POLITICIANS have exchanged barbs over plans to cut fire engines and firefighters.

East Sussex Fire and Rescue Authority has proposed to cut ten of its engines and dozens of staff from its force.

Conservatives and Lib Dems on the authority voted in April to put the plan to the public until June 19 before councillors decide on it.

But the move was opposed by the Fire Brigades Union and Labour and Green councillors who said the consultation should not take place during the coronavirus pandemic.

Now a row has erupted between vice-chairwoman Councillor Carolyn Lambert and two MPs over their calls to delay the plan, known as the risk management plan.

Fire authorities have a legal duty to draw up these plans to adapt to changes in demand.

Lewes MP Maria Caulfield and Brighton Kemptown MP Lloyd Russell-Moyle wrote to fire authority members demanding a moratorium on any changes to the fire service.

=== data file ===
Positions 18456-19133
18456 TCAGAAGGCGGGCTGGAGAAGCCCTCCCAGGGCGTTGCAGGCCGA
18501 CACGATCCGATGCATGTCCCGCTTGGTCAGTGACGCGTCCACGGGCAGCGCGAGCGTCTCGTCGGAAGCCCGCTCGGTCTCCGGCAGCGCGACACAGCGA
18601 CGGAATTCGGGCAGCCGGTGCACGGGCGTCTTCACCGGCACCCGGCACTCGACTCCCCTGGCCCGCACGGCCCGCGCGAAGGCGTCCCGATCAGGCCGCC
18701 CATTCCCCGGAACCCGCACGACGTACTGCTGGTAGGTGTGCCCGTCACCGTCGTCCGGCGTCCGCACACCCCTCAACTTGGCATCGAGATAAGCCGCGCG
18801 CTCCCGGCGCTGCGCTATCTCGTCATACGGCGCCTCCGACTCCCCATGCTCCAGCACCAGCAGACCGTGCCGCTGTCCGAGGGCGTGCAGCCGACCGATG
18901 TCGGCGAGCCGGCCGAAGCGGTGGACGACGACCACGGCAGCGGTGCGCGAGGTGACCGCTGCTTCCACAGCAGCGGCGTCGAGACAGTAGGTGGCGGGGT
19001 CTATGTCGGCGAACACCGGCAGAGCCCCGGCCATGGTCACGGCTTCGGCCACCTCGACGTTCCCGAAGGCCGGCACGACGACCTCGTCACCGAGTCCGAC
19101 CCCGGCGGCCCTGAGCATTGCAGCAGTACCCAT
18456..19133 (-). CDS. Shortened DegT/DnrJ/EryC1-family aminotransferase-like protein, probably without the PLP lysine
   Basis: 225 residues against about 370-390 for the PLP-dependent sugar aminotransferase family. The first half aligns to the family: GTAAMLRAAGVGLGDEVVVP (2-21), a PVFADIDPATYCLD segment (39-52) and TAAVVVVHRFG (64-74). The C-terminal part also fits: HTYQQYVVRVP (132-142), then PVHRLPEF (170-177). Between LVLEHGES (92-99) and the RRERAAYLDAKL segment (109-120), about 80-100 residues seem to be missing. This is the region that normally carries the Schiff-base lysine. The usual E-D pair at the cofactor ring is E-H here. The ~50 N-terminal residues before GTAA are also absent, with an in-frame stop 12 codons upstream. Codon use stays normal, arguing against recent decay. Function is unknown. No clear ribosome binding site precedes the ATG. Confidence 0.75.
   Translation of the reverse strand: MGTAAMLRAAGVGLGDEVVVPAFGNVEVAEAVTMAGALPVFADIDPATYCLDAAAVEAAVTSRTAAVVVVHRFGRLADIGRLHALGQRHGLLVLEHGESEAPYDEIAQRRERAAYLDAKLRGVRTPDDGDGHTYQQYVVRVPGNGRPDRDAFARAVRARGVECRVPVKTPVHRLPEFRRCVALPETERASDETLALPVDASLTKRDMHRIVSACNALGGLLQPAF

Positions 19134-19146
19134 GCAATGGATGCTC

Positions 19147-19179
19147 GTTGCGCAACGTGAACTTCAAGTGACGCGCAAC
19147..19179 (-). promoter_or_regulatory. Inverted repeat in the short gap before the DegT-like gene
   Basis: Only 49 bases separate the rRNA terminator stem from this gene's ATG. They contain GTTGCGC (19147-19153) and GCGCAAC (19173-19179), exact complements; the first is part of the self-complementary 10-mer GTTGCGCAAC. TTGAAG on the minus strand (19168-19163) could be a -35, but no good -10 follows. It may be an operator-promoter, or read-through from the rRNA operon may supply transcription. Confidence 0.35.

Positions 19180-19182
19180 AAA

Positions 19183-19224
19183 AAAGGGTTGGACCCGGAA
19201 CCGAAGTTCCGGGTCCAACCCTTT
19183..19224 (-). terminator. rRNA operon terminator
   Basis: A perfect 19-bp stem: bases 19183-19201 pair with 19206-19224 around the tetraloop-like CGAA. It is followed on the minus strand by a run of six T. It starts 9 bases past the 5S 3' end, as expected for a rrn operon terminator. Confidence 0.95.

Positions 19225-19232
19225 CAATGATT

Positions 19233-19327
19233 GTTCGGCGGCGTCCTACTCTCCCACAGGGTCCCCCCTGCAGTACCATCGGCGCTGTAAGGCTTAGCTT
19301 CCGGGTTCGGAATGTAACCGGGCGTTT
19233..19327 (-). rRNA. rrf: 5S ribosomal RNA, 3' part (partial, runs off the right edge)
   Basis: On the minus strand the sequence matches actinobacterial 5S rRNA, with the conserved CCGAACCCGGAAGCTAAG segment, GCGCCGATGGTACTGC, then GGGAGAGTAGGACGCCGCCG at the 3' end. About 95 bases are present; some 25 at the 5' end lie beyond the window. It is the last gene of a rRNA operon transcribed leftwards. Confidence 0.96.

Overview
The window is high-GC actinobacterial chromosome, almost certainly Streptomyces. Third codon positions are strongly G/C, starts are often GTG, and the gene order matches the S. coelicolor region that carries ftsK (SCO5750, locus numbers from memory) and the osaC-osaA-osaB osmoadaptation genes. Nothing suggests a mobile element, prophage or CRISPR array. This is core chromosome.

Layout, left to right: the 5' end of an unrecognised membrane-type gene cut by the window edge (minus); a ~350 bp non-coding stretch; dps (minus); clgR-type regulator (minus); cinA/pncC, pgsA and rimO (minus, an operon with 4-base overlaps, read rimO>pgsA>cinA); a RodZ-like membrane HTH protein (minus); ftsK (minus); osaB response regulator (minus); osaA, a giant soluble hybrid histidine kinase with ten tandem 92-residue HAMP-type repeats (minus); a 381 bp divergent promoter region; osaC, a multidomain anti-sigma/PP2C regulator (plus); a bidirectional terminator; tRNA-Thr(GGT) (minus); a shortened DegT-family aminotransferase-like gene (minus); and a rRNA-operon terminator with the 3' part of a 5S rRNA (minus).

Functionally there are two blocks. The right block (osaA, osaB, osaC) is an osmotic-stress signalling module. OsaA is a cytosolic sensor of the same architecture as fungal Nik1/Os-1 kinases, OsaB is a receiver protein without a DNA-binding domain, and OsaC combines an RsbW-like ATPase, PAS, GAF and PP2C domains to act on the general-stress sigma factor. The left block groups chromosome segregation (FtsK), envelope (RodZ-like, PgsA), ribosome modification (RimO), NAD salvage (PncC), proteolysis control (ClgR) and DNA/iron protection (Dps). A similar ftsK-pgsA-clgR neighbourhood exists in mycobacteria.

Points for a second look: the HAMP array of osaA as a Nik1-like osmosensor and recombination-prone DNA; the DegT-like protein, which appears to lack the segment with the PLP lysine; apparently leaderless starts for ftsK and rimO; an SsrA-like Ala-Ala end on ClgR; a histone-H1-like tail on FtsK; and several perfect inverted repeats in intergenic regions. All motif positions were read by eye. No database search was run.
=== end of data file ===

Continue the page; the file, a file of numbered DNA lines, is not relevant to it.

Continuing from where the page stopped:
“We think it is premature also to be making determinations that may need to change again in 12 months’ time,” the letter read.

“No one knows what the future shape of local government, including fire and police services, will look like after this pandemic.”

But Cllr Lambert claimed it was not possible to halt the consultation without risking punishment by the Government.

“In April, Security Minister James Brokenshire wrote to all fire and rescue services emphasising work on plans must continue and a failure to do so could result in Government intervention,” she said.

“Our recent inspection report made it clear that we needed to review and update our risk management plan.

“Experienced professional firefighters have spent 18 months analysing years of data to keep both the public and our firefighters safe.

“If Maria’s not happy with the plan then she should take that up with her Government which has cut our funding by almost 80 per cent over the past decade.”

Both MPs have stood by the letter. Mr Russell-Moyle and Ms Caulfield told The Argus Cllr Lambert’s comments were “disappointing”

“She hasn’t come to me and asked if I can put their case to the Treasury for more money,” Mr Russell-Moyle said.

“We need to suspend the current consultation so we can look at the plan on a need and demand basis.”